Once you have the results of your user research, the team will be able to define one to three user personas and map those users’ needs when interacting with a virtual assistant. For instance: requesting answers, recommendations, or assistance. These personas could also document user pain-points and gain points, allowing teams to determine which specific tasks to focus on first.
During this process, the team analyzes recordings and transcripts to familiarize themselves with natural conversation patterns. For example, turns in conversation, deviations from the main point, interruptions, moments of silence, multiple words for the same concept, figures of speech, and expressions that aren’t necessarily relevant to the conversation but which denote feelings (e.g., mm hm, Ooh!, ha ha, etc.).
The assistant’s personality is also defined in this phase. Since the AI provides communication around the brand, it must reflect the tone and values of the company; a friendly, relaxed personality might be appropriate for a restaurant assistant while a formal, straightforward tone might work better for a medical insurance assistant.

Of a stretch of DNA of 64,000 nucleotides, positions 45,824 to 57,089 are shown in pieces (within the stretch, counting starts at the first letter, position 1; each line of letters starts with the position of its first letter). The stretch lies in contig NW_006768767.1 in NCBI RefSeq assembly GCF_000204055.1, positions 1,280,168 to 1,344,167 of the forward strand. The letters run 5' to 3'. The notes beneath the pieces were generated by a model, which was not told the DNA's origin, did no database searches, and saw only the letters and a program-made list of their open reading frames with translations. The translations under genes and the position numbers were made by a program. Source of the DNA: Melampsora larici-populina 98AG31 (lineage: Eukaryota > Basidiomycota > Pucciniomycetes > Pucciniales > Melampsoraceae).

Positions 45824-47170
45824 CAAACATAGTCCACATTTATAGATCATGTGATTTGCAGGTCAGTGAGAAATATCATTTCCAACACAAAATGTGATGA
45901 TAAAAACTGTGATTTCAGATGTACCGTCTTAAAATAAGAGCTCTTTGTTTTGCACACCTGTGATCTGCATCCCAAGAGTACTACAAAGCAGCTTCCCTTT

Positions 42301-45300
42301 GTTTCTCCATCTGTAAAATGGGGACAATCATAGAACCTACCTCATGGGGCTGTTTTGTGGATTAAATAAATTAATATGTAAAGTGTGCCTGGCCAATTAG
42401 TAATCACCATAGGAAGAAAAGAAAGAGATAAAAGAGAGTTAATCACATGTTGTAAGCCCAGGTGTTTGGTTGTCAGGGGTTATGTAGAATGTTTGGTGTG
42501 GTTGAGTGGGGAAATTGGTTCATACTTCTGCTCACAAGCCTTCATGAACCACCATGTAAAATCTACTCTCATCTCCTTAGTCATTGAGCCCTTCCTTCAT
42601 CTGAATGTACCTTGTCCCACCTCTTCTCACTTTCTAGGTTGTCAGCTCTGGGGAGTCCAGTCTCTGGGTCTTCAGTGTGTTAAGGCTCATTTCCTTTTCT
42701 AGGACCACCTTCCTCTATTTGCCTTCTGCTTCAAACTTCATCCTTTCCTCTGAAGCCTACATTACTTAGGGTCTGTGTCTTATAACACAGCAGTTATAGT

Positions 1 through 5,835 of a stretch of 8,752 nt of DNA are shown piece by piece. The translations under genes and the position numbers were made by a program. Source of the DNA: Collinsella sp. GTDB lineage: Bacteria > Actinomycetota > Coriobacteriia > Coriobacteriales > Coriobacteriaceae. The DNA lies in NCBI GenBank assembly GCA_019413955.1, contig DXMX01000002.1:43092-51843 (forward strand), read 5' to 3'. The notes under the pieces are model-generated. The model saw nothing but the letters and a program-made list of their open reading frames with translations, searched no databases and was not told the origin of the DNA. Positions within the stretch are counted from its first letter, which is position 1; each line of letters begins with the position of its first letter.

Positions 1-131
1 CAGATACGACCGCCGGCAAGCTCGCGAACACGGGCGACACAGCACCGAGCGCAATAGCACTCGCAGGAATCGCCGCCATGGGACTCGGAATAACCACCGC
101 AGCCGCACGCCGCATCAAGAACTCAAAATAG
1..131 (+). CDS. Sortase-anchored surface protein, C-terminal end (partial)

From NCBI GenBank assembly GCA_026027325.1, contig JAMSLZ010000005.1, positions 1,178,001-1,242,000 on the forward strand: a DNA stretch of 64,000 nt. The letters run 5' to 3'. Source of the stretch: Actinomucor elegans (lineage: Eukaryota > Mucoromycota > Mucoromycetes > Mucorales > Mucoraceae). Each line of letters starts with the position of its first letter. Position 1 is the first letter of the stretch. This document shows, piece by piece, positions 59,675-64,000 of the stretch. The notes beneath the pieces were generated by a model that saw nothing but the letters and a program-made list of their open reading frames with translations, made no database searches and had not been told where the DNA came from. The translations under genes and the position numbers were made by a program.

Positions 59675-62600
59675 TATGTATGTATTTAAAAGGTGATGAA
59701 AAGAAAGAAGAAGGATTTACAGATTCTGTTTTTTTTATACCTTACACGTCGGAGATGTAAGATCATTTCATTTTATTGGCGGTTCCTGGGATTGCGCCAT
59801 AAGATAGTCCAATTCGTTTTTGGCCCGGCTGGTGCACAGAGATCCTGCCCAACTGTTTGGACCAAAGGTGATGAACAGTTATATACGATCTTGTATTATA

Ideation at this stage also involves brainstorming to define how the virtual agent will interact with users at every utterance, be they on- or off-topic, requests or demands, impassioned or lighthearted.
Prototypes are the most effective tool for envisioning and testing design solutions without fully implementing them—enabling the detection of errors and UX gaps in early stages to ensure the budget is kept in check. In contrast with visual design, the first round of Conversational UX mockups are focused on creating transcripts that demonstrate interaction scenarios between user personas and agent profiles based on previous steps. These transcripts represent conversations that link user utterances with context as a conversation progresses. That is, they diagram how the assistant will empathize with and understand the user to create a better bond and find the best resolution for the user’s request. All these scenarios try to encompass the intent-entity-context-response paradigm and build conversation logic translated into pseudo-code during the design phase.
Commands in Dialog Design:
- Create condition (if). Conditions are compared to input utterances.
- Assign default (else). Assign action if no conditions are met.
- Set variable (set). Capture the context of the current input for future turns.
- Route to node (goto). Route to another dialog node.
- Respond to user (say). Output text to the user.
In creating the first type of basic action: “create condition,” designers typically combine the following elements: